Suit says feds not protecting turtles
By David Royse
The Ledger Online
The Associated Press
23rd June 2004
Environmental groups said Tuesday they plan to sue the National Marine Fisheries Service for allegedly failing to protect certain sea turtles from entangling fishing lines.
Longline fishing -- a practice where fishermen set many hooks on lines that sometimes are miles long -- leads to "needless injury and deaths of hundreds of threatened and endangered leatherback and loggerhead sea turtles" in the Gulf of Mexico and Atlantic, the groups claim.
The National Marine Fisheries Service acknowledges turtles can die on longlines, and says it is working to reduce the hazard.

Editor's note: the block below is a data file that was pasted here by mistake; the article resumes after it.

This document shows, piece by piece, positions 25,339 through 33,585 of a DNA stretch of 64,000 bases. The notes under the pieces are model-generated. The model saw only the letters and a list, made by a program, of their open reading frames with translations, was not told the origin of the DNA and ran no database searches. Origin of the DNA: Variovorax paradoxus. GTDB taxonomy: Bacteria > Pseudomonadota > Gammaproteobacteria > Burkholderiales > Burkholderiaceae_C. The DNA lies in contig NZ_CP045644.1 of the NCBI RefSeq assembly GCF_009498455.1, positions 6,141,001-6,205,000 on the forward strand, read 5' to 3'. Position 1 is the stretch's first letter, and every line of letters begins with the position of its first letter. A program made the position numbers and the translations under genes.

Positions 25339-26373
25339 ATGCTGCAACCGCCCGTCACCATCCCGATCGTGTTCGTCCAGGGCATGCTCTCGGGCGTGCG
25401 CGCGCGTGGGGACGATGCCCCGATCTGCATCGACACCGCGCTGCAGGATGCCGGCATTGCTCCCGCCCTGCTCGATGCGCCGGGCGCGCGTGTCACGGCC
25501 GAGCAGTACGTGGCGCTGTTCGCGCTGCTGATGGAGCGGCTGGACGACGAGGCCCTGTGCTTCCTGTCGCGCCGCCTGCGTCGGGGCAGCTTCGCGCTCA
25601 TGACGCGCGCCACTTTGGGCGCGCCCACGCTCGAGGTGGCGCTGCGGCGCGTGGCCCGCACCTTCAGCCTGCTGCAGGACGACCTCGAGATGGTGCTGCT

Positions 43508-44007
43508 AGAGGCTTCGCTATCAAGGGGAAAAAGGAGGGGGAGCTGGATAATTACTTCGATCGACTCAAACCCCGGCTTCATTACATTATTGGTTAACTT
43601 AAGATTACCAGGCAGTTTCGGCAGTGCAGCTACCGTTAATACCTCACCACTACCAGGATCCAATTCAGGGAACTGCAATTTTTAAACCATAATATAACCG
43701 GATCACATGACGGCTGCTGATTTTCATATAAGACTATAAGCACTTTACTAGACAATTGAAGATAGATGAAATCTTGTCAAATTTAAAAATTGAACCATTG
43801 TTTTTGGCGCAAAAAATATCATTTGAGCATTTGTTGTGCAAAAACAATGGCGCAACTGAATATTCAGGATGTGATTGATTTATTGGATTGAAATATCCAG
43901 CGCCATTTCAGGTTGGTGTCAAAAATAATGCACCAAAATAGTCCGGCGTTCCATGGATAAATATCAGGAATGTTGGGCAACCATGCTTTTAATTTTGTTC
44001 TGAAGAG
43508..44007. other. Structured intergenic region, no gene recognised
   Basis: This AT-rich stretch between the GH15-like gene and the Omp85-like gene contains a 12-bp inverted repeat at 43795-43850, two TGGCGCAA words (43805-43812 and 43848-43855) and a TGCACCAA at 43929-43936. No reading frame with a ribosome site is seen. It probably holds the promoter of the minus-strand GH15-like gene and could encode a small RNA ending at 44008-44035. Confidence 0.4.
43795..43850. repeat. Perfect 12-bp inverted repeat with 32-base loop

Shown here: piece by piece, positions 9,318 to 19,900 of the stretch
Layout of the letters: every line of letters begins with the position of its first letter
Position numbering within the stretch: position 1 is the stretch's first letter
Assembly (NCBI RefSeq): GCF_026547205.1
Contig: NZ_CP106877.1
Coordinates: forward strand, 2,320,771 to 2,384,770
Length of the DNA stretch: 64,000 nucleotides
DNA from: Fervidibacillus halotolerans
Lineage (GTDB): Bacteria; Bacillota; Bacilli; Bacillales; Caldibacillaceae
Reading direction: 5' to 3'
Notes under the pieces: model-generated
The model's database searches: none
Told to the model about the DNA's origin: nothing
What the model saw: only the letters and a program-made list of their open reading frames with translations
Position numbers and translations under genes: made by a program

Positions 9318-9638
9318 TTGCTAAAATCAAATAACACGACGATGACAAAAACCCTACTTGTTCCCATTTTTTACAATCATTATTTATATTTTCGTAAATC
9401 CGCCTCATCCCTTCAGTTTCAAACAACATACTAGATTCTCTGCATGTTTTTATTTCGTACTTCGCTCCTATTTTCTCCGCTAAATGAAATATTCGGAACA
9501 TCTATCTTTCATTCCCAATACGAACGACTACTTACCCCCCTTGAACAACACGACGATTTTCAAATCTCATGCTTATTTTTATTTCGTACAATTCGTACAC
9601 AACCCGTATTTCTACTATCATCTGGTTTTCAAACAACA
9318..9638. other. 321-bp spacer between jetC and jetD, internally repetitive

But the agency says that the number of turtle deaths caused by longlines remains unclear. It says perhaps as many as 90 percent of turtles that get entangled on longlines are released alive, and their survival rate isn't known.
Environmentalists estimate nearly 1,000 leatherback turtles were captured in 2002 by longlines.
The groups planning the lawsuit are the Center for Biological Diversity, the Turtle Island Restoration Network and the Florida Wildlife Federation.
The environmental groups cite a biological opinion put out by the agency itself in 2001 that determined that continued allowance of longline fishing jeopardized the survival of the two turtle species.
The group says the level of loggerhead captures exceeded federal limits by 40 percent.
A spokeswoman for the NMFS, Susan Buchanan, said the agency has been working since 2001 to try to get fishermen to switch the type of bait and hooks they use.
"Along with new safe handling and release protocols, the U.S. . . . longline fleet is becoming more turtle-friendly," Buchanan said.